Premium Podcast Help Contact Dr. Laura Dr. Laura Designs Return to
Join Family Premium Login Family

Simple Savings

10-Second Recipes: Medical Studies as Culinary Teachers

(10 seconds each to read and are almost that quick to prepare)

By Lisa Messinger
Food and Cooking at Creators Syndicate

Fashion experts may advise that red and orange clash in an outfit, but, when it comes to helping regulate your blood sugar, their future pairing may be ideal. A study conducted by the University of Warwick Medical School in the UK found that 32 overweight and obese people who took capsules made from compounds of the fruits for eight weeks showed enhancements.

Improvement in insulin resistance was shown to rival bariatric surgery, but at three times the pace and the treatment was better than a widely used diabetes drug in lowering blood sugar in obese participants. Vascular function also increased, showing promise for possible handling of heart disease.

The research was published in the journal Diabetes. Pharmaceutical doses at higher levels that can be found in fruit are needed for results of that caliber, noted researchers, who are seeking pharmaceutical manufacturers to invest. 

Although the eventual dose required for such possible stellar healing effects may have to come in capsule form, both red grapes and oranges are already promoted to the public as high-antioxidant "super foods." Since I love the flavor of both of these foods, I was intrigued that their possible combination might have moderate positive results from moderate, everyday dietary intake.

I soon blended them in a smoothie with some other often-recommended ingredients, such as greens, and, simply from a gourmet's palate, created some additional quick and easy dishes. I appreciate the researchers and the future promise of their work. Lead researcher Professor Paul Thornalley said that, "As well as helping to treat diabetes and heart disease, it could diffuse the obesity time bomb." However, I also am glad for the culinary inspirations. Below, simply add ingredients to taste.

Fun fare like this also proves food preparation can be easy, nutritious, inexpensive, fun - and fast. The creative combinations are delicious proof that everyone has time for creating homemade specialties and, more importantly, the healthy family togetherness that goes along with it!

Another benefit: You effortlessly become a better cook, since these are virtually-can't-go-wrong combinations. They can't help but draw "wows" from family members and guests.

    In the container of a blender strong enough to crush ice, combine unsweetened or vanilla soymilk, peeled orange slices, red seedless grapes, peeled mini carrots, romaine lettuce, almonds and stevia until smooth. Carefully, through opening in blender lid, add one ice cube at a time until of desired consistency.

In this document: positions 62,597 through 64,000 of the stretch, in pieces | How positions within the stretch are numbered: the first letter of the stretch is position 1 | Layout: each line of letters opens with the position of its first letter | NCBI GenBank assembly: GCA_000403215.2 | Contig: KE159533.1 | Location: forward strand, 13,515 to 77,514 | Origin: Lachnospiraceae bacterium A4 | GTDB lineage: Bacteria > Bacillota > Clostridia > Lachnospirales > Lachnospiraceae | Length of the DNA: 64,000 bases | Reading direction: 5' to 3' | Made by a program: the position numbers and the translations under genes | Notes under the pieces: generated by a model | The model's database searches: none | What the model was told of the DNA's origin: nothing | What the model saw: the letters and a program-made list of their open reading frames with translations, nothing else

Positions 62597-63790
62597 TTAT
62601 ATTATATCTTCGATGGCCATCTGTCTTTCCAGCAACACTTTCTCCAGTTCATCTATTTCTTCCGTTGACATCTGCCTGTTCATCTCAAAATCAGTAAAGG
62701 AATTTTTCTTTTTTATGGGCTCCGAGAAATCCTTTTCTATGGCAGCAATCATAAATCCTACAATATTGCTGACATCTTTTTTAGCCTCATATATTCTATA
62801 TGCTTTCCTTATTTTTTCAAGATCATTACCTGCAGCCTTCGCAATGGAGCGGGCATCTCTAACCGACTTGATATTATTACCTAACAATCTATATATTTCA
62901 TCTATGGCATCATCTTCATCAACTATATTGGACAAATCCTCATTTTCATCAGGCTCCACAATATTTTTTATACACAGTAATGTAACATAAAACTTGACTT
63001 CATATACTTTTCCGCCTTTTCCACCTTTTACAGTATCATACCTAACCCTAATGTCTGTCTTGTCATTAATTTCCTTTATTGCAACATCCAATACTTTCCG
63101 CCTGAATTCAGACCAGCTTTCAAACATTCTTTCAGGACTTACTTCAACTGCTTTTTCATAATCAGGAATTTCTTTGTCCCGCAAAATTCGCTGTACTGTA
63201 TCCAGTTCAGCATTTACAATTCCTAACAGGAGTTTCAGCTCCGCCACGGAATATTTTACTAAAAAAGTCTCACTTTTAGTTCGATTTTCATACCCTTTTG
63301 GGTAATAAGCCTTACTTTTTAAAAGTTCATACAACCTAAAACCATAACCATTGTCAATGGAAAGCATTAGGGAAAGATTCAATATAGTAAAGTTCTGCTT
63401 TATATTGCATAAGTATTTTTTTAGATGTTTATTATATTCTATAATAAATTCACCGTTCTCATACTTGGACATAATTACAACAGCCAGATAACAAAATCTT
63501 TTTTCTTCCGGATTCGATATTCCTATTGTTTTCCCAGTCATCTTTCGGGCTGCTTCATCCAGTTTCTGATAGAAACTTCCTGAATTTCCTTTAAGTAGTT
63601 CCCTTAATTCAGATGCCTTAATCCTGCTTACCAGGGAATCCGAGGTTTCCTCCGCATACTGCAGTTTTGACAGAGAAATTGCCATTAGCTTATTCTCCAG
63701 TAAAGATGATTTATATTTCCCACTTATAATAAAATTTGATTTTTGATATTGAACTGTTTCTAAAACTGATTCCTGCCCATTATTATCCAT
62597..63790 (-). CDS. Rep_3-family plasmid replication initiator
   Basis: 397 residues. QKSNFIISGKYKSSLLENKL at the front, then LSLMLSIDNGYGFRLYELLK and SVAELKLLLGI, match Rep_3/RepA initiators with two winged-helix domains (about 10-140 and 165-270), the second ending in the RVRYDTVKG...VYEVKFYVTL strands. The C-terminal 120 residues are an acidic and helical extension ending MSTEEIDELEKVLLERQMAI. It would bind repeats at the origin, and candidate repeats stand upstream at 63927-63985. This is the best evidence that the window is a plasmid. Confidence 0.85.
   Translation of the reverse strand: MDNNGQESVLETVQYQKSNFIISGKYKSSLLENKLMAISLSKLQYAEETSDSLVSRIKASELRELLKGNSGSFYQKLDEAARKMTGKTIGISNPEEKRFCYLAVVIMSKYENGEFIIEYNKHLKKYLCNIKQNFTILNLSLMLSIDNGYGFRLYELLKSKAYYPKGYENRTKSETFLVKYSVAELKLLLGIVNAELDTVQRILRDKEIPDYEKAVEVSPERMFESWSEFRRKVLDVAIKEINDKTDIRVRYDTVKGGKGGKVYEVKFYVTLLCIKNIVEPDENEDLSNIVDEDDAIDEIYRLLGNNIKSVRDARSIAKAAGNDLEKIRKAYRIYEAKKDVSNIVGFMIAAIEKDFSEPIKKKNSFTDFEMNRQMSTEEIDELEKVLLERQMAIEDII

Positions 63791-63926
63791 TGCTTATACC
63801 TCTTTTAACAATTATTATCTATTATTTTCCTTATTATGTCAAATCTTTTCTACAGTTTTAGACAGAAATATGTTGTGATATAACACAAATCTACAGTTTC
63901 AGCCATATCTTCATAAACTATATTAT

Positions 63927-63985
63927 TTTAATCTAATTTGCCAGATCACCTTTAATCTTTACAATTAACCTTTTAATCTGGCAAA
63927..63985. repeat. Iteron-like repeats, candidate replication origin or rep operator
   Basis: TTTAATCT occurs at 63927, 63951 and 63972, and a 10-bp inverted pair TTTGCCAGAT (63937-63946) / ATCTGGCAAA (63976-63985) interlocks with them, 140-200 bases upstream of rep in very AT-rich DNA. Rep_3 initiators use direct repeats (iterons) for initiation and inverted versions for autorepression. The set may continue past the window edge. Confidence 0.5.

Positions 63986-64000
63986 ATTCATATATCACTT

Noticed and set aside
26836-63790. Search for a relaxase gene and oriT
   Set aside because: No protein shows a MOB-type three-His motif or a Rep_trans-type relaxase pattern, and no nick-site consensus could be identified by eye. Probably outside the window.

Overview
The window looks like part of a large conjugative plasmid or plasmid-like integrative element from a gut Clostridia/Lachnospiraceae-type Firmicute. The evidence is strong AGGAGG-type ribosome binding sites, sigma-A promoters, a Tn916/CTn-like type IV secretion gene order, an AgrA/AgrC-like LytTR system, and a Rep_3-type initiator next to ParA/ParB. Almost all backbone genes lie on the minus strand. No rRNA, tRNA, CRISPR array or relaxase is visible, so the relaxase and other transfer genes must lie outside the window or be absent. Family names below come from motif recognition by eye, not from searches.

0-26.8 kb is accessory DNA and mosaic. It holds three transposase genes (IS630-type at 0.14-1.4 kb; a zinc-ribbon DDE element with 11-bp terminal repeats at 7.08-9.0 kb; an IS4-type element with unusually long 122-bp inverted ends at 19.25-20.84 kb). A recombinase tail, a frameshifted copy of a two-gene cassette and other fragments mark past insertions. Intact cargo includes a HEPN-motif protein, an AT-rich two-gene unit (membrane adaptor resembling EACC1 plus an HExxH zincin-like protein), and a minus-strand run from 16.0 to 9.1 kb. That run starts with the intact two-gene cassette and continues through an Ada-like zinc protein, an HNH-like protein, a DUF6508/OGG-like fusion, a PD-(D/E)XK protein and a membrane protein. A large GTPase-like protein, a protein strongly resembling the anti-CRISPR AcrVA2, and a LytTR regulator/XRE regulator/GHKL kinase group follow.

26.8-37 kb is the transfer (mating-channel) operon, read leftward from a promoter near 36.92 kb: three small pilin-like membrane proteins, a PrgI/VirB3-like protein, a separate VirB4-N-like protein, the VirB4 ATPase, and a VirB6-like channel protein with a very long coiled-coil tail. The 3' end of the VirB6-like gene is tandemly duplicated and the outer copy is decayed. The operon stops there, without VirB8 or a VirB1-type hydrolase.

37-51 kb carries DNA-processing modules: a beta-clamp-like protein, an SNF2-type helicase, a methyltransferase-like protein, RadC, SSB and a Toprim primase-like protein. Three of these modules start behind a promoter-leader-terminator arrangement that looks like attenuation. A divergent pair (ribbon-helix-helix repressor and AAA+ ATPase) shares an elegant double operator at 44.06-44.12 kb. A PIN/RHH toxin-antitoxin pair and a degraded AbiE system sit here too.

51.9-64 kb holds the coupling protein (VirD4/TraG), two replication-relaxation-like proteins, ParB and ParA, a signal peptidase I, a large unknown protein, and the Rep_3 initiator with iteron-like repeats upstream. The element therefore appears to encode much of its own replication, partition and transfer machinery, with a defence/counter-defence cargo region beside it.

In a blender container, blend peeled orange slices, red seedless grapes and silken tofu. Mix into store-bought orange marmalade. Spread on whole-grain toast.

    In a salad bowl, toss peeled orange slices, red seedless grapes, hulled, raspberries, chunks of peeled kiwi and avocado and sunflower seeds. Drizzle with raspberry vinaigrette, a few drops of chili oil and a dollop of plain Greek yogurt.

    In a blender container, blend peeled orange slices, red seedless grapes, and hulled, sliced strawberries. Place mixture in a saucepan, along with a few teaspoons of chicken broth and a dash of basil, and over low-medium heat, warm it and reduce slightly. Spoon over cooked skinless chicken breasts just before serving.

    Freeze red seedless grapes and individual segments of a peeled orange. To serve, dip into mixtures of honey with curry powder and melted dark chocolate with cinnamon.

QUICK TIP OF THE WEEK: Virginia Willis will probably lighten your load when it comes to eating Southern food with her "Lighten Up Y'all: Classic Southern Recipes Made Healthy and Wholesome." However, she's serious about keeping time-honored traditions and techniques and won a prestigious James Beard Award for her efforts, as well as being nominated for cookbook of the year by the International Association of Culinary Professionals. Most impressive is that she achieves her results while still serving up favorites, such as seven-layer dip and chicken 'n' gravy. Strategies even include desserts, like strawberry shortcake.

Lisa Messinger  at Creators Syndicate is a first-place winner in food and nutrition writing from the Association of Food Journalists and the National Council Against Health Fraud and author of seven food books, including the best-selling The Tofu Book: The New American Cuisine with 150 Recipes (Avery/Penguin Putnam) and Turn Your Supermarket into a Health Food Store: The Brand-Name Guide to Shopping for a Better Diet(Pharos/Scripps Howard). She writes two nationally syndicated food and nutrition columns for Creators Syndicate and had been a longtime newspaper food and health section managing editor, as well as managing editor of Gayot/Gault Millau dining review company. Lisa traveled the globe writing about top chefs for Pulitzer Prize-winning Copley News Service and has written about health and nutrition for the Los Angeles Times Syndicate, Reader's Digest, Woman's World and Prevention Magazine Health Books. Permission granted for use on


Tags: Budget, Parenting, Recipes, Simple Savings, Stay-at-Home Mom
< Back to Simple Savings Archives